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Michael Dooley's estate filed suit under 42 U.S.C. 1983, alleging that a deputy sheriff used excessive force when he shot and killed Dooley. The Eighth Circuit affirmed the grant of summary judgment to the deputy, holding that the district court did not err in ruling that the deputy's use of deadly force was objectively reasonable as a matter of law. In this case, the deputy was responding to a potentially dangerous situation where Dooley was dressed in military uniform and carrying a rifle. Although new information came to light after the shooting that the rifle was actually a pellet gun, a reasonable officer in the deputy's position could believe that Dooley was pointing a gun at the deputies and that they were in serious risk of harm. Furthermore, the district court did not err by granting summary judgment for defendant on plaintiffs' state tort claims because the use of force was reasonable and permitted by law. View "Dooley v. Tharp" on Justia Law

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Plaintiff filed suit against McGraw-Hill, alleging claims of employment discrimination in violation of Title VII of the Civil Rights Act, 42 U.S.C. 1981, and the Missouri Human Rights Act. The Eighth Circuit affirmed the district court's grant of summary judgment in favor of McGraw-Hill, holding that plaintiff failed to show a pretext for discrimination on his claim that two white counterparts were paid a higher salary; plaintiff failed to establish a case of salary discrimination on his claim that he was denied a spot bonus where no similarly situated employee was treated differently; in regard to the hostile work environment claim, plaintiff failed to show a causal connection between the alleged acts of harassment and his race; one race-related comment that plaintiff allegedly overheard did not constitute harassment sufficiently severe and pervasive to support a hostile work environment claim; and, in regard to the discriminatory discharge claim, even if plaintiff established a prima facie case of discriminatory discharge, he did not meet his burden to show that McGraw-Hill's proffered reason for discharging him was pretext for discrimination. In this case, plaintiff's documented performance deficiencies constituted a legitimate, nondiscriminatory reason for discharging him. Finally, any claim of retaliation failed because plaintiff failed to show a causal connection between the alleged retaliatory act and protected conduct. View "Stone v. McGraw-Hill Global Financial" on Justia Law

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The Eighth Circuit affirmed the grant of summary judgment based on qualified immunity and official immunity to Officer Heady in plaintiff's suit alleging excessive use of force under 42 U.S.C. 1983, as well as common law negligence and battery. In this case, it was objectively reasonable for Heady to believe that plaintiff's reach for the gearshift was an attempt to shift the car to drive and to flee; he had reason to believe that plaintiff was intoxicated and a potential threat to public safety; and when the brake lights to the SUV turned on, Heady said "no, no, no," reached into the car, and turned off the ignition. Therefore, Heady was justified in using force to remove plaintiff from the vehicle. View "Boude v. City of Raymore" on Justia Law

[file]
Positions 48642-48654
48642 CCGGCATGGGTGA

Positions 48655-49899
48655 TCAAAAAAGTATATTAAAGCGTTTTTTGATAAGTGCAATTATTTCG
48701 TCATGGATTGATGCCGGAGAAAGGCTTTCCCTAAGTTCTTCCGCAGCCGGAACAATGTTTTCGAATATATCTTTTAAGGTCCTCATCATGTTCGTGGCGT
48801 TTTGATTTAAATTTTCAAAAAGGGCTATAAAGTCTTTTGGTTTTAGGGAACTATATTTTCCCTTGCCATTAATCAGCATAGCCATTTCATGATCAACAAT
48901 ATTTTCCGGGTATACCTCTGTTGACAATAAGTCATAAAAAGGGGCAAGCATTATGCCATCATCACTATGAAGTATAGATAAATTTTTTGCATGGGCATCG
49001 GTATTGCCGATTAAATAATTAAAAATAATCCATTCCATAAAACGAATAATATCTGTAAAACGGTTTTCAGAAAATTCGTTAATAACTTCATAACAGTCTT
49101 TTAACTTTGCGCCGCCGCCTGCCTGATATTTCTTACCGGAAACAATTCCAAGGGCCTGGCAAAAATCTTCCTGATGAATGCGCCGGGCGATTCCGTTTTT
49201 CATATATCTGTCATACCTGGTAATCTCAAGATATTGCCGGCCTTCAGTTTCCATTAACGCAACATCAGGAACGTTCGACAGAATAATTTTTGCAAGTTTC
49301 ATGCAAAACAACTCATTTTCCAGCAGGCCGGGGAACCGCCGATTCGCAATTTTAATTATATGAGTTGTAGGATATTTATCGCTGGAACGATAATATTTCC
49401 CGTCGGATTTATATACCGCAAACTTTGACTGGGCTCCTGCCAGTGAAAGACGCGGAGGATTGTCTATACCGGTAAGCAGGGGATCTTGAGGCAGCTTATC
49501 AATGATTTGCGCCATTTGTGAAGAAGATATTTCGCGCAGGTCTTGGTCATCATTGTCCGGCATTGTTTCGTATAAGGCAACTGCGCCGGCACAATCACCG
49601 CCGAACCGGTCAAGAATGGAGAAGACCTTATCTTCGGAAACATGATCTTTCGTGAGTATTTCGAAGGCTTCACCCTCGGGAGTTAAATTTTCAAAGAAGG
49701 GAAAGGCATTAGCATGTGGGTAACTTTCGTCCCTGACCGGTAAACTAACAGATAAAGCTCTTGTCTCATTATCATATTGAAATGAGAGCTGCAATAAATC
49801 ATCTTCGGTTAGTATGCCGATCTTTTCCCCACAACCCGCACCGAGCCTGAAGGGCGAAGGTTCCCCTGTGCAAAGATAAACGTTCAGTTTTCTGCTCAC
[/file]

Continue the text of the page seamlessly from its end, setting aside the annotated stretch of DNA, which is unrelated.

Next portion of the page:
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The Eighth Circuit affirmed the denial of a 28 U.S.C. 2255 motion for post-conviction relief, holding that petitioner's claim, that he was denied due process when the district court entered an amended judgment that modified the restitution order without ensuring that he was given notice and an opportunity to be heard, was not cognizable under section 2255. The Eighth Circuit explained that the district court's order amending the judgment did not result in a new sentence or judgment because there was no substantive proceeding that adjudicated petitioner's guilt or determined the appropriate punishment. Further, the district court did not alter the amount of petitioner's restitution obligation or otherwise change his sanction. Therefore, the district court correctly dismissed petitioner's successive motion for lack of authorization from the court of appeals. View "Dyab v. United States" on Justia Law

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The Eighth Circuit affirmed the denial of plaintiff's request for a broader preliminary injunction against the enforcement of rules of the Iowa State Fair that forbid impeding traffic and bringing signs attached to poles and sticks to the Fair. The Eighth Circuit concluded that, whatever level of precision might be required for Fair rules to satisfy due process, plaintiff was not likely to succeed on his claim; a person of ordinary intelligence in plaintiff's position was on fair notice; plaintiff was well informed that carrying a sign on a pole violates a rule against carrying signs attached to sticks or poles; plaintiff was not likely to succeed on a claim that the Fair's rules impermissibly encourage arbitrary and discriminatory enforcement because he failed to present evidence demonstrating that the Fair authorities have discriminated in favor of others who are similarly situated to him; that the rules were unwritten does not deprive plaintiff of fair notice prospectively; and plaintiff failed to show that he was likely to suffer irreparable harm. View "Powell v. Ryan" on Justia Law